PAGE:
If you are a regular and long-time reader of my blog, or if you have purchased my book "Christianity is a Verb," you will know that I have written on this topic before. Never fear, my intention is not to rehash my arguments, but to provide an "update" of sorts.
In that previous post, I broke down the individual Hebrew words of the 3rd Commandment and argued that it is not talking about using God's name as an expletive (i.e., stubbing your toe and saying "Goddammit!"), but rather, it is talking about not accepting the name of God upon yourself if you don't really mean it; in other words, don't claim to be Godly (a Jew, a Christian, a Muslim, etc.,) if you aren't really living the lifestyle that goes along with it.
Everyone is familiar with this sort of argument - within Christianity, the notion of someone claiming to be a Christian, but not living like a Christian, is so widespread as to be almost banal. When we hear of someone committing murder in the name of Jesus, we say they aren't really a Christian. When we hear of Christian priests and monks fighting in the Church of the Nativity at Christmas, we say they aren't acting like Christians. On the other hand, when we see someone who is a good, upstanding, ethical person, we call them a "good Christian," and say they are truly living like Christ.
This is what the 3rd Commandment is talking about. Claiming to be Godly, but not acting Godly; claiming to be a Christian, but not living like a Christian. The focus of the commandment is to be sincere in your devotion to God.
It has nothing to do with using words like "God," and "Jesus," and "Christ" as cuss words or expletives. Many people find such language offensive, but when they point to the 3rd Commandment to back up that view (i.e., "Don't take the Lord's name in vain!!" after hearing someone say "Goddammit!"), they are simply misunderstanding what that commandment meant in its original context. Saying "Goddammit" is not taking the Lord's name in vain. Saying you are a Godly person, and then doing ungodly things: that is taking the Lord's name in vain.
It's true, of course, that many people would consider "foul language" to be ungodly. In that sense, then, you could argue that the 3rd Commandment encompasses using God's name as an expletive - as well as any other explicit or foul language a person might use. But I've sure never heard anyone scold someone for saying "shit" by telling them not to take the Lord's name in vain.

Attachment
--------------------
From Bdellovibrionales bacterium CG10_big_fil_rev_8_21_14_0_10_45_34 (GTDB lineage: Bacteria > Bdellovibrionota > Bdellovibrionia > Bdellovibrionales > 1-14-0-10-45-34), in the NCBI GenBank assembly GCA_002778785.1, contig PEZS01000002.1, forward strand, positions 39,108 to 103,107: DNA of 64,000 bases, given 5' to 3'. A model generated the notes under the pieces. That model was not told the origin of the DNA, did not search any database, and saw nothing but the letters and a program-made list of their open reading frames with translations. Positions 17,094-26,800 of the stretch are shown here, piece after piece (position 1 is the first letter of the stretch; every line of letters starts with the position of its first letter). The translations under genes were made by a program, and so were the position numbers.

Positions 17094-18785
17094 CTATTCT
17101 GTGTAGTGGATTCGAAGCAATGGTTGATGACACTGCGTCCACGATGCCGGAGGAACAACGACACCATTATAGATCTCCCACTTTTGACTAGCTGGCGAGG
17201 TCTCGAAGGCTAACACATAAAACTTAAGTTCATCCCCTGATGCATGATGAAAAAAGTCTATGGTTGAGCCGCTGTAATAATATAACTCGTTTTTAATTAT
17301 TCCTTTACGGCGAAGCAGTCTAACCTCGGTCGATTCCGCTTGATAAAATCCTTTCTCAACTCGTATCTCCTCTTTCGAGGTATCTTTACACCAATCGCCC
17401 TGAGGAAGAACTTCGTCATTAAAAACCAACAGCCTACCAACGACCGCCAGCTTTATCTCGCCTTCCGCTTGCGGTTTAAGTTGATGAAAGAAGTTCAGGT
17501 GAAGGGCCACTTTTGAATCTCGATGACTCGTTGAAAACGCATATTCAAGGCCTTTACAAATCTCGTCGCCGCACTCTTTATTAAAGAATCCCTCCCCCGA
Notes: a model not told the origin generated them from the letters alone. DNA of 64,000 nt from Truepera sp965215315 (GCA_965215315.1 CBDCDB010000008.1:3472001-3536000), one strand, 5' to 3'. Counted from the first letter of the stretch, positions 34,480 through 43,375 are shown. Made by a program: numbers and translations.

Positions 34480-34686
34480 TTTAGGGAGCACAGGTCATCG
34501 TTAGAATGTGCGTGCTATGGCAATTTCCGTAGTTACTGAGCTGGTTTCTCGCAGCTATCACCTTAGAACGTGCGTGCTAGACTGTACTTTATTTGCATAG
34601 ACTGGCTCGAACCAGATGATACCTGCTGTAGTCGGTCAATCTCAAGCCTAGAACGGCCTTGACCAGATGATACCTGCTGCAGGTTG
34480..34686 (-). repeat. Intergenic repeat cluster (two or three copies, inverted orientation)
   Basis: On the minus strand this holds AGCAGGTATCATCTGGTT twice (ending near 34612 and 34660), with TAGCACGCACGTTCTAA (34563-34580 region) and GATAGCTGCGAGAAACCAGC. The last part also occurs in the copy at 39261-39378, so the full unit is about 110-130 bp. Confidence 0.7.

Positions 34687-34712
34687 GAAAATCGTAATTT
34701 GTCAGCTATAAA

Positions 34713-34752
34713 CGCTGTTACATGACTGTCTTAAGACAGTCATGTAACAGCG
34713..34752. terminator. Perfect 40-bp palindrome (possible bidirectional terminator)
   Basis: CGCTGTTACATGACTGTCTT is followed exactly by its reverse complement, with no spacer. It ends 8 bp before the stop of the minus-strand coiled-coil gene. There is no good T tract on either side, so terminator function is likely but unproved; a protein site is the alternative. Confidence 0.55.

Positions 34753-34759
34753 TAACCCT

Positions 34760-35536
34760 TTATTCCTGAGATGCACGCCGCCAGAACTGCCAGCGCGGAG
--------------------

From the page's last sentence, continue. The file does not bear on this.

The fact is, when you read what the verse actually says, there is simply no reason to assume it had anything to do with using God's name as an expletive. It's interesting to point out that the verse does not say: "Do not use the name of the Lord in vain," or "Do not speak the name of the Lord in vain." It says: "Do not take the name of the Lord in vain."
This is interesting because in many modern English translations of the Bible, they have done away with this King James phraseology ("take in vain") and translated the word as "misuse" - "Do not misuse the name of the Lord." This is true in both the popular NIV and the favorite of New Testament scholars, the NRSV.
But the word in question didn't mean "misuse." I can only chalk this up to the modern translations being influenced by modern notions of what this phrase means (i.e., that it teaches not to use God's name as an expletive). If you read Strong's Concordance with Hebrew and Greek Lexicon - which is the authoritative publication on the translation of words and phrases in the Bible - it is very clear that the Hebrew word in question meant nothing like "misuse." It means "to take" or "to carry" or "to lift up." When you read this same word in other passages, it's meaning becomes perfectly clear. To give just one example, Genesis 13:10: "And Lot lifted up his eyes and beheld all the plain of the Jordan." This word absolutely does not mean "misuse."
If the writers of the Jewish scriptures (or, God, if you prefer) had meant for the 3rd Commandment to be talking about using God's name as an expletive, wouldn't have the sentence read: "Do not speak the name of the Lord in vain"? But it doesn't say that. It says don't "take" the name of the Lord in vain. "Take" doesn't mean "speak." It means to grab something, or carry something, or accept something. If I say: "Congress is useless," would you describe that as me taking something about Congress? Of course not; that doesn't even make sense. I have said something about Congress, not taken something.
"Taking" God's name in vain has nothing to do with speech or utterance. It means exactly what it says: "take" means to carry something or accept something. Thus, the commandment is telling us not to accept the name of God, not to carry the name of God on our shoulders, while at the same time doing nothing to imply that we are actually people of God. A Chicago Cub wouldn't wear a Cincinnati Reds jersey, because he's not a Cincinnati Red. He's a Cub. In the same way, a person shouldn't take the name of God upon themselves if they aren't really a Godly person.
This is what the 3rd Commandment means.